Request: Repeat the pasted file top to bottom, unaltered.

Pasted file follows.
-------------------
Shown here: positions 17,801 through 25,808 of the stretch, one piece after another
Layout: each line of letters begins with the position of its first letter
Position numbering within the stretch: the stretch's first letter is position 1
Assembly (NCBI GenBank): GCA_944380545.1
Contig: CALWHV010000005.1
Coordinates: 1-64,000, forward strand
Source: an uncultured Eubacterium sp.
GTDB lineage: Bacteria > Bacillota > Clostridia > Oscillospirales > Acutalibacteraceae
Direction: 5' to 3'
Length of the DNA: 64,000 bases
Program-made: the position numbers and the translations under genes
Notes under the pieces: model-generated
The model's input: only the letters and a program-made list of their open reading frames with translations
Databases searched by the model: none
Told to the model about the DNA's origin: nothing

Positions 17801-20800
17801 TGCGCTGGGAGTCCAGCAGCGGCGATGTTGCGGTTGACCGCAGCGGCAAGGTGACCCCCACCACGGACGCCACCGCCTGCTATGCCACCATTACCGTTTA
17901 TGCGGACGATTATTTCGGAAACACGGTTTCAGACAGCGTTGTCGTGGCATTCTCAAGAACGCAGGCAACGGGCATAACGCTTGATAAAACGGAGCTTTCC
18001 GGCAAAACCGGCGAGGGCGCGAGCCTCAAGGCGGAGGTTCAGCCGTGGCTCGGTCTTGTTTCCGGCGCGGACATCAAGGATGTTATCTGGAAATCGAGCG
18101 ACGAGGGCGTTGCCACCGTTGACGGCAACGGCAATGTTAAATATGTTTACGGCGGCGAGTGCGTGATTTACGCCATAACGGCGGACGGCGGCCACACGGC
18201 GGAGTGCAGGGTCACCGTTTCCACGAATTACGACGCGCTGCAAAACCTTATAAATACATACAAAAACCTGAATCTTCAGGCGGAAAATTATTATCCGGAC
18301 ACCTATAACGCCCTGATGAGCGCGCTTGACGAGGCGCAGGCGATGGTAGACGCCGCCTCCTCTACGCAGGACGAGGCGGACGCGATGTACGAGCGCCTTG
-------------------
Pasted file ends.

Shown here: positions 17,801 through 25,808 of the stretch, one piece after another
Layout: each line of letters begins with the position of its first letter
Position numbering within the stretch: the stretch's first letter is position 1
Assembly (NCBI GenBank): GCA_944380545.1
Contig: CALWHV010000005.1
Coordinates: 1-64,000, forward strand
Source: an uncultured Eubacterium sp.
GTDB lineage: Bacteria > Bacillota > Clostridia > Oscillospirales > Acutalibacteraceae
Direction: 5' to 3'
Length of the DNA: 64,000 bases
Program-made: the position numbers and the translations under genes
Notes under the pieces: model-generated
The model's input: only the letters and a program-made list of their open reading frames with translations
Databases searched by the model: none
Told to the model about the DNA's origin: nothing

Positions 17801-20800
17801 TGCGCTGGGAGTCCAGCAGCGGCGATGTTGCGGTTGACCGCAGCGGCAAGGTGACCCCCACCACGGACGCCACCGCCTGCTATGCCACCATTACCGTTTA
17901 TGCGGACGATTATTTCGGAAACACGGTTTCAGACAGCGTTGTCGTGGCATTCTCAAGAACGCAGGCAACGGGCATAACGCTTGATAAAACGGAGCTTTCC
18001 GGCAAAACCGGCGAGGGCGCGAGCCTCAAGGCGGAGGTTCAGCCGTGGCTCGGTCTTGTTTCCGGCGCGGACATCAAGGATGTTATCTGGAAATCGAGCG
18101 ACGAGGGCGTTGCCACCGTTGACGGCAACGGCAATGTTAAATATGTTTACGGCGGCGAGTGCGTGATTTACGCCATAACGGCGGACGGCGGCCACACGGC
18201 GGAGTGCAGGGTCACCGTTTCCACGAATTACGACGCGCTGCAAAACCTTATAAATACATACAAAAACCTGAATCTTCAGGCGGAAAATTATTATCCGGAC
18301 ACCTATAACGCCCTGATGAGCGCGCTTGACGAGGCGCAGGCGATGGTAGACGCCGCCTCCTCTACGCAGGACGAGGCGGACGCGATGTACGAGCGCCTTG